A woman who is dedicated, assertive, tough, or persuasive = a woman who is bossy, pushy, shrill, or bitchy.
I've been the recipient of this kind of thinking, but I must confess I've been the purveyor of this sentiment as well. The Ban Bossy movement that has come about this week thanks to Sheryl Sandberg, Condoleeza Rice, and Ana Marie Chavez, is one of my favorite things in a long time. LOVE IT!
It's something that women, in addition to not earning equal pay for equal work in this country, have to deal with. It's something that I deal with. It's also something that has been on my mind for a while. I won't even start on the situation here in Texas, but I will say that I find it hard to stomach the fact that the Republican candidate for Governor, Greg Abbott, does not appear to support the Texas Equal Pay Act.
But sometimes, you see things, that give you a glimmer of hope that times may be changing. I saw this tweet by Addisu Demissie back in January and retweeted it. This is a man that gets it...
It's a pervasive problem. Here is how it affected me last week during ONE DAY:
I had to chew out a client pretty good on the phone (for his own benefit, not mine), and I have no doubt that "what a bitch" ran through his mind about a hundred times. That's what his attitude said anyway. If I was a male attorney, I guarantee he would have seen me as no-nonsense.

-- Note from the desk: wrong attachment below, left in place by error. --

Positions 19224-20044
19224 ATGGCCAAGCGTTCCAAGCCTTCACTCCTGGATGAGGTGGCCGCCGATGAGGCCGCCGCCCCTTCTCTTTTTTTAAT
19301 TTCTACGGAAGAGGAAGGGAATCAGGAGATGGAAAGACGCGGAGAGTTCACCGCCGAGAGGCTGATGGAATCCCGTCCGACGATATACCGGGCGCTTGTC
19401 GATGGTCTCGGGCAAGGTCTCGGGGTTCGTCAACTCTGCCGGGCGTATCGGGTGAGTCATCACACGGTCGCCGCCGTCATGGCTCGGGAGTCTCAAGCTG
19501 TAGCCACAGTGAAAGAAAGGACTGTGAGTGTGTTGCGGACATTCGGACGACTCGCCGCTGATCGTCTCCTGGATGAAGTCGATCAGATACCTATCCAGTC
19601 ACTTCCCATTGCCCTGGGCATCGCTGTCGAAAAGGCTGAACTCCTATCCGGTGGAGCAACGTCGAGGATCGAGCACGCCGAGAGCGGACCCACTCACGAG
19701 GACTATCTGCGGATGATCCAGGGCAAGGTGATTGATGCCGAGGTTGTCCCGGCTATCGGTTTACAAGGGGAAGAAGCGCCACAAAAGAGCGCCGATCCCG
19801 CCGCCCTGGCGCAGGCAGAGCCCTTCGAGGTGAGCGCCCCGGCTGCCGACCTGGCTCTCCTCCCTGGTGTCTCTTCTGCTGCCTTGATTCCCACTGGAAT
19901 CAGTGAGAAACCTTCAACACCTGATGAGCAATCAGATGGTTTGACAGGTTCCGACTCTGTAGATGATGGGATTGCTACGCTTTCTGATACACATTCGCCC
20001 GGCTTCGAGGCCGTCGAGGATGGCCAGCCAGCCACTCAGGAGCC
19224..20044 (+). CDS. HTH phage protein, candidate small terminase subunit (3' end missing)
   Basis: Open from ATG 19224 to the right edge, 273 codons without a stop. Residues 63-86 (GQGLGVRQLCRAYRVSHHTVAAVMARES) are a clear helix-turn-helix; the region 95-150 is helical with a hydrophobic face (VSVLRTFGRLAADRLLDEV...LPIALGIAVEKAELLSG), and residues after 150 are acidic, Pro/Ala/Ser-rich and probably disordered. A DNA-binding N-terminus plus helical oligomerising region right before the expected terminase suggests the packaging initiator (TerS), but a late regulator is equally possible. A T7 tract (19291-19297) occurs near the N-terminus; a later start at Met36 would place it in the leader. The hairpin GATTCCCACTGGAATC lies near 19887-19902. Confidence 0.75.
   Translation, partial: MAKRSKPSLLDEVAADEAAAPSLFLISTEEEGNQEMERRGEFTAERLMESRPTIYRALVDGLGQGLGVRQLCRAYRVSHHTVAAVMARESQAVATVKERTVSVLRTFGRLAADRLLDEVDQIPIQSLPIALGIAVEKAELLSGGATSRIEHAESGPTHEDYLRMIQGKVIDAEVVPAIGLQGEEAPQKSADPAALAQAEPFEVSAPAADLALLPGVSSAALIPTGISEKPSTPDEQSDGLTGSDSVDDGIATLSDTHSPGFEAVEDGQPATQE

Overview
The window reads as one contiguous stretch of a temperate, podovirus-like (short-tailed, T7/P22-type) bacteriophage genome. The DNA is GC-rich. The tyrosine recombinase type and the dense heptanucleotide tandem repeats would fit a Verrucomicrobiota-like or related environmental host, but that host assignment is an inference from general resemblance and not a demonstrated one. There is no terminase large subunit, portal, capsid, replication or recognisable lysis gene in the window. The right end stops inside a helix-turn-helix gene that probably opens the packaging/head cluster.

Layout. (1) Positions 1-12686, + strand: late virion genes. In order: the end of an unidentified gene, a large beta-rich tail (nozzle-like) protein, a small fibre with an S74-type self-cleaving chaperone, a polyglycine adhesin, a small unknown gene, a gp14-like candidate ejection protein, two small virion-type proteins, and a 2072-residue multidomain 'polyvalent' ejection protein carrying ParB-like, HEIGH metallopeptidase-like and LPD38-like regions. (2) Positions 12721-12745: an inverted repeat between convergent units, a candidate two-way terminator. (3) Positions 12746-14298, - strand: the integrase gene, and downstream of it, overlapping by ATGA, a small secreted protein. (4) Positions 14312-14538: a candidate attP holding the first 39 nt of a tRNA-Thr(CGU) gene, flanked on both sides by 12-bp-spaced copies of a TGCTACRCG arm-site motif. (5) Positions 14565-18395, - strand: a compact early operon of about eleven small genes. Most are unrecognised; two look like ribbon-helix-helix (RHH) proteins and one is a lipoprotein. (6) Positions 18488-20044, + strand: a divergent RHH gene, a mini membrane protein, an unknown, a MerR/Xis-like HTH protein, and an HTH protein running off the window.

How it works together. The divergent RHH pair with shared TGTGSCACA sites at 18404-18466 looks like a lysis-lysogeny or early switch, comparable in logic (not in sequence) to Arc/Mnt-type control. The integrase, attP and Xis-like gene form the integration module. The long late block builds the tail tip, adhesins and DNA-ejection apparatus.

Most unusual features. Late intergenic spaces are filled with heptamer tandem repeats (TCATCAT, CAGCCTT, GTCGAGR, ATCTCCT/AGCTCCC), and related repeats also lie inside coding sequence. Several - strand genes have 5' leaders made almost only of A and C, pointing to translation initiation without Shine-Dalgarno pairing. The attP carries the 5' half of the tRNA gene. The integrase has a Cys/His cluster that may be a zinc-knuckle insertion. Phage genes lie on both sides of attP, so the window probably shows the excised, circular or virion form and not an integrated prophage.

Another attorney stopped my law partner Jennifer and me at the courthouse and asked if we had heard from a former client. We said no, and asked why. I guess he had gotten himself in more trouble and went to see a new attorney because "we hadn't done a good job for him". The other attorney looked at what we did for him, which for the record was get two cases dismissed and get him deferred adjudication probation with very lenient terms on the other cases where the police involved were insisting on prison time. He said he yelled at him and told him he was out of his freaking mind to think we didn't do a good job, and that he wasn't going to stand by and let him bad mouth us when we did an amazing job. I also think he told him to get the heck out of his office.
After we walked away, in addition to being wicked pissed, we also discussed that it must be nice to be a man so that we could read someone the riot act like that and not be perceived as a bitch.
It's a persistent problem. It plagues professional women. But most importantly, we seem to continue to poison the minds of our youth in this country to believe the stereotype. Young girls should not be cautioned against being bossy, while the boys are congratulated for being leaders. It has to stop.
I'm so thankful for this movement, if for nothing else, it starts the conversation. This article in Time outlines 16 Female Leaders who have had to overcome the "Bossy" stereotype, and this commercial is a pretty great conversation starter too...
So I encourage you to BAN BOSSY! Females in my generation may always be perceived as those negative words that I've mentioned, but I sure hope that the kids growing up today won't have to endure this.